The value of diversifying income streams has been illustrated by new figures released by British labels trade body the BPI.
According to the BPI, a fifth (20.5%) of all U.K. record company turnover in 2011 came from revenues generated outside of traditional CD, DVD and digital services, with ‘diversified revenues’ (income generated from music synchronization, ‘360 degree’ artist deals, concerts, music-related TV production, broadcasting and public performance) growing 8.4% year-on-year, rising from £189.3 million ($304.9 million) in 2010 to £205.3 million ($330.7 million).
Within those ‘diversified revenue’ streams, licensing income from television, radio and online broadcast, in addition to public performance revenues, collected by U.K. society PPL, combined with VPL revenues, increased to £83.2 million ($134 million).
Digital Revenue Outstrips Physical in U.K. For First Time
Income from multiple-rights ‘360 degree’ deals, including concert revenues, merchandising, touring and D2C sales generated £76 million ($122.4 million) in 2011, an increase of 14% on the previous year, according to the BPI.
Revenues from music synchronization also grew in 2011 despite a sharp fall in the U.K. games sync market, which dropped from £5.4 million ($8.7 million) in 2010 to £3.6 million ($5.8 million). However, that drop was offset by a rise in music syncs from film, television and adverts, with the sector growing almost 12% year-on-year and generating £18 million ($29 million) in 2011.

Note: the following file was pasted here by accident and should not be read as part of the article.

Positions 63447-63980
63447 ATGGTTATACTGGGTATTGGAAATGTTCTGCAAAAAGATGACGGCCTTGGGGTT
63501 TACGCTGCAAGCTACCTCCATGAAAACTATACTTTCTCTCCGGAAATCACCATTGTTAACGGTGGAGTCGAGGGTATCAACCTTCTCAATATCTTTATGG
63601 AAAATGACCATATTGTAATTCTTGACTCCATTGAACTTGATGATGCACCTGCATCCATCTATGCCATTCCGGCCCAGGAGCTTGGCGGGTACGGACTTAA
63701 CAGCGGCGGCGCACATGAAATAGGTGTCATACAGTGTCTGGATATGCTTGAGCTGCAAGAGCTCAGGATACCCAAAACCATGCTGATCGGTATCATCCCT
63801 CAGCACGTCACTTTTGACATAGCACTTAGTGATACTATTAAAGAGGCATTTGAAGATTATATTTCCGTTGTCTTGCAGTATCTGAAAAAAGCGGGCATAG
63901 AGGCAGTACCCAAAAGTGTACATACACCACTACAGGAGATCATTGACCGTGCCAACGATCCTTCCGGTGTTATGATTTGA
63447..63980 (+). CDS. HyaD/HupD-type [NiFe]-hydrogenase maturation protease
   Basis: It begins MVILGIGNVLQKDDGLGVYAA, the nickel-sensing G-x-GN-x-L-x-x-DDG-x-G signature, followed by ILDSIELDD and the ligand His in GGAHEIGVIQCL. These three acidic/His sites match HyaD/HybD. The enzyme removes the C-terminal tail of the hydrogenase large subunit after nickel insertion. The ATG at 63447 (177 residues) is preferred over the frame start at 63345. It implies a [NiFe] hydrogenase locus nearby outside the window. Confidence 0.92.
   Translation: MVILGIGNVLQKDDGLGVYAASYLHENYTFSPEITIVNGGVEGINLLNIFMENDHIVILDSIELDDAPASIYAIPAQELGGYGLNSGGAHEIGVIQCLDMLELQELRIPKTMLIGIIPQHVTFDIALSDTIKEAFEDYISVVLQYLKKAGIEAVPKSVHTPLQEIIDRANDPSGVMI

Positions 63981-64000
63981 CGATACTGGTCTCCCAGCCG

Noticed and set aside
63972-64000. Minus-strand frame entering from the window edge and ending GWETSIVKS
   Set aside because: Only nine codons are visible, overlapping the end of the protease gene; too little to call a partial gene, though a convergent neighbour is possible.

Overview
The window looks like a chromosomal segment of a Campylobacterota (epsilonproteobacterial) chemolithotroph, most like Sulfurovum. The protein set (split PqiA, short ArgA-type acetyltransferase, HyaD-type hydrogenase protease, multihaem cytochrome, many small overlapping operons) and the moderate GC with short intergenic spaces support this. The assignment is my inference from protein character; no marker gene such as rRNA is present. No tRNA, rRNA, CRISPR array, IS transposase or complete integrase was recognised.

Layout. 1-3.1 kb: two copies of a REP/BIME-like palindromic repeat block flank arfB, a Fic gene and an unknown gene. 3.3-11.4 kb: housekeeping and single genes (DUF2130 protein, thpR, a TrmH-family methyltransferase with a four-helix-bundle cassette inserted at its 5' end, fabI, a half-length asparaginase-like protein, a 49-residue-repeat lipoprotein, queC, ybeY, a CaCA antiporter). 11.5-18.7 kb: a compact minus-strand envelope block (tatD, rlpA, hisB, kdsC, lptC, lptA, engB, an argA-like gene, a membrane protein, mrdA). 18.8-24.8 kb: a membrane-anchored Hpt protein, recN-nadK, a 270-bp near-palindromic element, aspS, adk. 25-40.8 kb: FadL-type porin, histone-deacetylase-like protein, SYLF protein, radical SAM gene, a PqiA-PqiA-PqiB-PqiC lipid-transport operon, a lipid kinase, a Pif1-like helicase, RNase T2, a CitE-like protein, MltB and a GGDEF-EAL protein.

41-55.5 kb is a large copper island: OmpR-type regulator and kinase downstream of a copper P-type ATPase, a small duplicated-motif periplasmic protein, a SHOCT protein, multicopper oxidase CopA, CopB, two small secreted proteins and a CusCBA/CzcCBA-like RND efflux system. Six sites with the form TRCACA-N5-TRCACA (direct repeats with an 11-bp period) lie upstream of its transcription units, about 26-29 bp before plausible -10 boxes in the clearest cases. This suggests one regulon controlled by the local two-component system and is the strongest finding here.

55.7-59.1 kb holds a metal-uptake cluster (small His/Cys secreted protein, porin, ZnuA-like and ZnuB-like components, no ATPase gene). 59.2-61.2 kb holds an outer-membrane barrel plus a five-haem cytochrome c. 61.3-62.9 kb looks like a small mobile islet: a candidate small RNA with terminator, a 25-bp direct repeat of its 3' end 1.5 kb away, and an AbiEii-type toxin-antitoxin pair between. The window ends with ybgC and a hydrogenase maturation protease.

Commenting on the annual figures, BPI Chief Executive Geoff Taylor said in a statement: “British music companies have reinvented their businesses for the digital age, marketing and promoting music intelligently through every channel available.
“They have diversified their revenue base and this has established a solid platform for future growth as the transition to a majority digital business continues,” Taylor went on to say.
As previously reported, the U.K. music market suffered a 3.4% decline in 2011 with total recorded music trade revenue amounting to £795.4 million (about $1.25 billion), down from £823.8 million ($1.3 billion) the previous year. Digital music revenues have continued to enjoy strong growth, however, with the U.K. digital market growing by almost 25% in 2011 to £281.6 million ($441 million) from £225.8 million ($353 million) the year before. Digital formats now account for more than a third (35.4%) of record industry trade income in the U.K., an 8% rise on the previous year.
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